Okay, so once I could read the message, it was from Melissa and it said that she meant what she had texted before and that she was wrong in asking for Alexa back. She belonged in our family.

Readers, I have lived a life of faith and spirituality, and I may live a hundred more years and never witness a miracle as blatantly obvious as I did on that February morning.

Nick and I decided to not call or tell anyone until the relinquishment paperwork had been filed with the court, so we waited for our case worker to draw up the paperwork, we drove with him to the court house, waited for him to come out after filing, and then on the way home began calling family members (who were all crying when we spoke with them). We were driving home, once again, with our little girl in the back seat.

Only this time it was permanent.

And suddenly we got very hungry (we realized we hadn't really eaten an actual meal in about 20 hours), so we pit stopped at Little Caesar's for a Hot n' Ready pizza. We now look back on those 24 hours, when we we must think of them, as the most challenging of our life. It's also the day I think of that when I forget how blessed I am to be ALexa's mom. Nick and I wanted this life enough to fight so hard for it. We would have done anything to keep Alexa in our family that day, and everyday since then. 

At the end of those awful 24 hours. So tired but so happy.

It's hard to imagine we maybe setting ourselves up for that type of craziness again...but it's so easy to see now that every pain and tear and prayer was more than worth it.  

Our family sealed together for time and all eternity: October 8, 2011

***I want to take this moment to be perfectly clear that we harbor no ill-feelings towards Melissa or Ray or anyone for anything that happened during those awful 24 hours. They made us stronger as a family and deepened our conviction that adoption was/is the right thing for our family more than anything else ever could. They strengthened our faith in God, in our family, and in the power of prayer. As hard as they were, I wouldn't trade them for anything...especially since I now know the outcome is awesome!***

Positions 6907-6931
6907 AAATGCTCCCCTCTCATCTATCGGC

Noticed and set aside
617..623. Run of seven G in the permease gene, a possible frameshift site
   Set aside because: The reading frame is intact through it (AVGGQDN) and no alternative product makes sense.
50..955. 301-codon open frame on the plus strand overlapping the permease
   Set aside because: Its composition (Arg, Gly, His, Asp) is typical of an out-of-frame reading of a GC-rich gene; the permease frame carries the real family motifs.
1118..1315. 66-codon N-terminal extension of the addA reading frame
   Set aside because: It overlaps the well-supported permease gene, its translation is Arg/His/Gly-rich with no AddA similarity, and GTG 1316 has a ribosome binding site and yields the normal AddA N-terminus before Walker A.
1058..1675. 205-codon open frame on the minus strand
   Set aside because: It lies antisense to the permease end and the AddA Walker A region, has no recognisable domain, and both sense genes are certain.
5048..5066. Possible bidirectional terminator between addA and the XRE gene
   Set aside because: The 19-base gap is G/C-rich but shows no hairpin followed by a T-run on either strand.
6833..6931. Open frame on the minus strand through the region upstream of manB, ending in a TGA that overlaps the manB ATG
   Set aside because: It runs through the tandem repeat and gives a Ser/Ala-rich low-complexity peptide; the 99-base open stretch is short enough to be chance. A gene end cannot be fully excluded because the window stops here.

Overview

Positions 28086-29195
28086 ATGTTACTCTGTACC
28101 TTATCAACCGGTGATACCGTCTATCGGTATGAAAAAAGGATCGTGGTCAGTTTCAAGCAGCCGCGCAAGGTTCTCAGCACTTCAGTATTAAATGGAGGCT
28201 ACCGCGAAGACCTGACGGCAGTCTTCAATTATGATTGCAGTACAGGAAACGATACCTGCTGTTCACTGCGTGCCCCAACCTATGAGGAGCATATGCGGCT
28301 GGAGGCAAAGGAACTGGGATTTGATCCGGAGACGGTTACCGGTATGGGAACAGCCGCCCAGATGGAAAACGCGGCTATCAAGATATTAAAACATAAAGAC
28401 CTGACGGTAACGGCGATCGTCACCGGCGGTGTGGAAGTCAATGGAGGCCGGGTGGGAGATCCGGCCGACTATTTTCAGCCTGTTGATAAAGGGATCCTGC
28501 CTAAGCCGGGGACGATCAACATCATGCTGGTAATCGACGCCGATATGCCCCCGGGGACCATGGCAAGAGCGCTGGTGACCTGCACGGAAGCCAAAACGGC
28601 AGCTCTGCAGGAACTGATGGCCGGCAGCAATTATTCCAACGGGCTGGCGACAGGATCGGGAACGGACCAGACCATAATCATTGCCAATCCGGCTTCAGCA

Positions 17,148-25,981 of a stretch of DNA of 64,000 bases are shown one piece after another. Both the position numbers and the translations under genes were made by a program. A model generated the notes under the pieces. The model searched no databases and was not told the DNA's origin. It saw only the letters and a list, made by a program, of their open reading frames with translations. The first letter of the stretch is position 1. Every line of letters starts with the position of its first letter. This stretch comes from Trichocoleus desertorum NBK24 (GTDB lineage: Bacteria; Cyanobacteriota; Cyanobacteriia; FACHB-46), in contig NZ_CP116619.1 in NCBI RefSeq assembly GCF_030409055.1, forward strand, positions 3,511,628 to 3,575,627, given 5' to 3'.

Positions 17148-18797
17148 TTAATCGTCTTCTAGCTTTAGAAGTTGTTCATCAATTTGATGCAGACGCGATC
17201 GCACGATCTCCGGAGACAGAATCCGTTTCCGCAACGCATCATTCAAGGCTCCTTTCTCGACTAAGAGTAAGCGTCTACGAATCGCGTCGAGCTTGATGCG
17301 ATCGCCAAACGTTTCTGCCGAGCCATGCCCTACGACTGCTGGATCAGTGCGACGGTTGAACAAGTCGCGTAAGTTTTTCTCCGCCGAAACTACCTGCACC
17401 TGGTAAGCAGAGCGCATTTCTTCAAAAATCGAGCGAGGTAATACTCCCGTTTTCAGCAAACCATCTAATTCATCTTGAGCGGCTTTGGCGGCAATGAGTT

Amy said...

Thank you SO much for posting this. Seriously, I needed to read this today and it got me all choked up. And that pictures of Nick really does break my heart.

Jessica said...

It was good to read the end of the story, even though I knew it was a happy outcome. Thank you for sharing. I shed some tears over reading it, and yes, Nick's face is absolutely heartbreaking.

Jenni said...

I'm a big baby. I cried when your first potential adoption didn't happen. And reading this made me cry again even though I know you have Alexa. I'm so glad that you have this experience recorded to share with her someday. It will be nearly impossible for her to not know how much she is loved.

Brianna and Andrew said...

Rachel, I had no idea this happened that day! Oh, I can't imagine how you felt that day! I remember being at day 4...and knowing Jessica was ours, and yet aching for her birthmom.